Craig Dingman

From Wikipedia, the free encyclopedia
Craig Dingman
Born: (1974-03-12) March 12, 1974 (age 49)
Wichita, Kansas, U.S.
Batted: Right
Threw: Right
MLB debut
June 30, 2000, for the New York Yankees
Last MLB appearance
September 28, 2005, for the Detroit Tigers
MLB statistics
Win–loss record4–5
Earned run average6.10

Craig Allen Dingman (born March 12, 1974) is a former relief pitcher in Major League Baseball. He batted and threw right-handed.[1]

College career[edit]

Dingman attended Hutchinson Community College in Kansas.[1]

Professional career[edit]

He was drafted by the New York Yankees in the 36th round of the 1993 Major League Baseball draft and made his debut on June 30, 2000. On March 30, 2001, he was traded to the Colorado Rockies for Jorge DePaula. From 2002-2003, Dingman played in the Reds, Yankees, and Cubs organizations, and in Mexico.

Dingman signed with the Detroit Tigers organization as a minor league free agent before the start of the 2004 season. He earned a place in their bullpen that year, then took a large step forward in 2005, finishing with a 2–3 record and a 3.66 Earned run average.

While playing catch with a teammate on February 4, 2006, however, his throwing hand spontaneously became pale and his arm lost all circulation from the elbow down. After being placed on blood-thinning medication, he was diagnosed with a torn artery in his right shoulder, which led to arterial bypass surgery later that month. The operation removed an artery from his right and transplanted it into the injured shoulder, re-routing blood around the damaged vessel. It was the first procedure of its kind in the history of Major League Baseball.[2]

He returned to the Detroit Tigers in early 2007 for testing on his throwing arm but suffered a blood clot and fatigue in his shoulder. He was released by the Tigers [3] resulting in his final game being prior to his injury on 28 September 2005.[1]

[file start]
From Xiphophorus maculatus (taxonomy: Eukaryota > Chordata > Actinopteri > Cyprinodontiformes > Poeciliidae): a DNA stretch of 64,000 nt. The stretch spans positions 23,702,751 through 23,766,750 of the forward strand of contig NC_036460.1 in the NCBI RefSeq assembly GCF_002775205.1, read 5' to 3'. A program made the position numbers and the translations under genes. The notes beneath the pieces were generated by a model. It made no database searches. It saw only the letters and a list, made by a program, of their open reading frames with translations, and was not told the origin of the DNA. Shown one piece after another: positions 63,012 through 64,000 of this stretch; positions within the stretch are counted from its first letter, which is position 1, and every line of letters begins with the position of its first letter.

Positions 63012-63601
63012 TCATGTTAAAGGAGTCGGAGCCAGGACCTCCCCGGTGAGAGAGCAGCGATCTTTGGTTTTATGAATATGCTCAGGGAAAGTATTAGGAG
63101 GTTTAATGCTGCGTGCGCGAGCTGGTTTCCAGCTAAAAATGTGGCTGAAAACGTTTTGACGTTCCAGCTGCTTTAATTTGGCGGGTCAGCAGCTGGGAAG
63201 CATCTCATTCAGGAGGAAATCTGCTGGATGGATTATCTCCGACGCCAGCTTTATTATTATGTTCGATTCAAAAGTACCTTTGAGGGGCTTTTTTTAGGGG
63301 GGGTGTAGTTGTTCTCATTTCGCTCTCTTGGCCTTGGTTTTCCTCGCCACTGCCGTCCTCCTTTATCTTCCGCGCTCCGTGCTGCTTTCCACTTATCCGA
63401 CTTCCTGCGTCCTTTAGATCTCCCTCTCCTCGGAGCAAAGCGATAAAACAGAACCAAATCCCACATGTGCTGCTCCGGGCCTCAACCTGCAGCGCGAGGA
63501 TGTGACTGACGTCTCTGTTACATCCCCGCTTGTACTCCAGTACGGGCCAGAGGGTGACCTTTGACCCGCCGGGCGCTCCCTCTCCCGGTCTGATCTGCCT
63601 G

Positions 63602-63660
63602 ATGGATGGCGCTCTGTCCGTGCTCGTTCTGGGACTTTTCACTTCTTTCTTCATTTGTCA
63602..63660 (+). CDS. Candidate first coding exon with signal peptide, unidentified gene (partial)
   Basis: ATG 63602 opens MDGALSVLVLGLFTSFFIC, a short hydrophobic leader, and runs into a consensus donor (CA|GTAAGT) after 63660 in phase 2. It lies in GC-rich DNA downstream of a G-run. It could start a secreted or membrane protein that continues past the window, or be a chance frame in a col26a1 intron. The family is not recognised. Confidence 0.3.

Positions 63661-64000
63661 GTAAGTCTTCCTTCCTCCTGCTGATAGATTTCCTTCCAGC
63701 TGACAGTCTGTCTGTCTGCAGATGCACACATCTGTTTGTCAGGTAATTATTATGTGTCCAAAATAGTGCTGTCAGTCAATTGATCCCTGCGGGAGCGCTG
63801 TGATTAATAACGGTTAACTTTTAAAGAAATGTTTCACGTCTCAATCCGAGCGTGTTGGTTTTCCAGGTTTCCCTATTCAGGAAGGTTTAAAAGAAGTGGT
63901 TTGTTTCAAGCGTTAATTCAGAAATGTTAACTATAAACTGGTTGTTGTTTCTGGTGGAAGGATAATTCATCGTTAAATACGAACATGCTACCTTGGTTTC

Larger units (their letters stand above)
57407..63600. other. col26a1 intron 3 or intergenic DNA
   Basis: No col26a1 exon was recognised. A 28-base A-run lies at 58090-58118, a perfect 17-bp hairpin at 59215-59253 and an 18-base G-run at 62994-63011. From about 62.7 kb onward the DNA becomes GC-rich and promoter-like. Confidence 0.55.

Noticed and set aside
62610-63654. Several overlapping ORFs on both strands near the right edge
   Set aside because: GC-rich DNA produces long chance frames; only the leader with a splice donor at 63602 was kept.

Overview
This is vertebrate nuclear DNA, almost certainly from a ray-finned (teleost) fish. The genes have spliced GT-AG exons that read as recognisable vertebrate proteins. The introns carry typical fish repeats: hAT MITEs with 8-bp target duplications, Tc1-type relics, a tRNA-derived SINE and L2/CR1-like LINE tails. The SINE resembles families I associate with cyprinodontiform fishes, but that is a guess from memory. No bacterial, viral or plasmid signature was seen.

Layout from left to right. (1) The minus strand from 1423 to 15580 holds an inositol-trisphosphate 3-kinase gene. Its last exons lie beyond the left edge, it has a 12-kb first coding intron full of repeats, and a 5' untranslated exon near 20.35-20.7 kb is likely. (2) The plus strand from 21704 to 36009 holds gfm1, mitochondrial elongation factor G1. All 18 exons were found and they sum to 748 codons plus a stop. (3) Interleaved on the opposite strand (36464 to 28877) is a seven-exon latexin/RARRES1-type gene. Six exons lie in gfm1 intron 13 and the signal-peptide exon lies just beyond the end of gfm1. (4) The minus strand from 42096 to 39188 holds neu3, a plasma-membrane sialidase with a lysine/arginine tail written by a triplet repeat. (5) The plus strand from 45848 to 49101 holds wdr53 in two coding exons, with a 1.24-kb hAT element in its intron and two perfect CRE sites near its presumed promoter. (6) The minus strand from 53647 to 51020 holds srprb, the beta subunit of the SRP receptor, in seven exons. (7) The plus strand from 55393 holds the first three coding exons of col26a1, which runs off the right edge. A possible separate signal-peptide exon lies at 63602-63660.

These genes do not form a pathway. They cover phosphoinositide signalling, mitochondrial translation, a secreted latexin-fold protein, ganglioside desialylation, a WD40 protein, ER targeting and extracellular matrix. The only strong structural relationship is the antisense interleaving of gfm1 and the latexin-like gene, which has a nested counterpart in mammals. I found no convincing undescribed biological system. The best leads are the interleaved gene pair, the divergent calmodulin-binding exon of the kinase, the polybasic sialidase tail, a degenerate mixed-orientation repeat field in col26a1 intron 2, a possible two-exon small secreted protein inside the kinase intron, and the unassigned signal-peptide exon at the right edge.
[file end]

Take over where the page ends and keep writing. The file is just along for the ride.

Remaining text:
Private life[edit]

Dingman was born in Wichita and in the off season lived there with wife Teresa and their 5 children.[4]

Career after baseball[edit]

Dingman had worked in the construction and roofing industry prior to his baseball career. He returned to working in the construction industry and in 2014 he joined with a partner in Wichita Kansas to start up a roofing construction company, Dingers Roofing & Construction.[5]


  1. ^ a b c "Craig Dingman". Baseball - Retrieved 3 September 2016.
  2. ^ "Notes: Six contenders for fifth spot", Jason Beck,, published March 13, 2006, accessed September 24, 2006.
  3. ^ "Craig Dingman news, rumors and stats 17 Nov 2006-23 May 2007". USA Today Sports. Archived from the original on 30 May 2017. Retrieved 3 September 2016.
  4. ^ "Craig Dingman Bio Info". Retrieved 3 September 2016.
  5. ^ "Dingers Roofing & Construction". Dingers. Retrieved 3 September 2016.

External links[edit]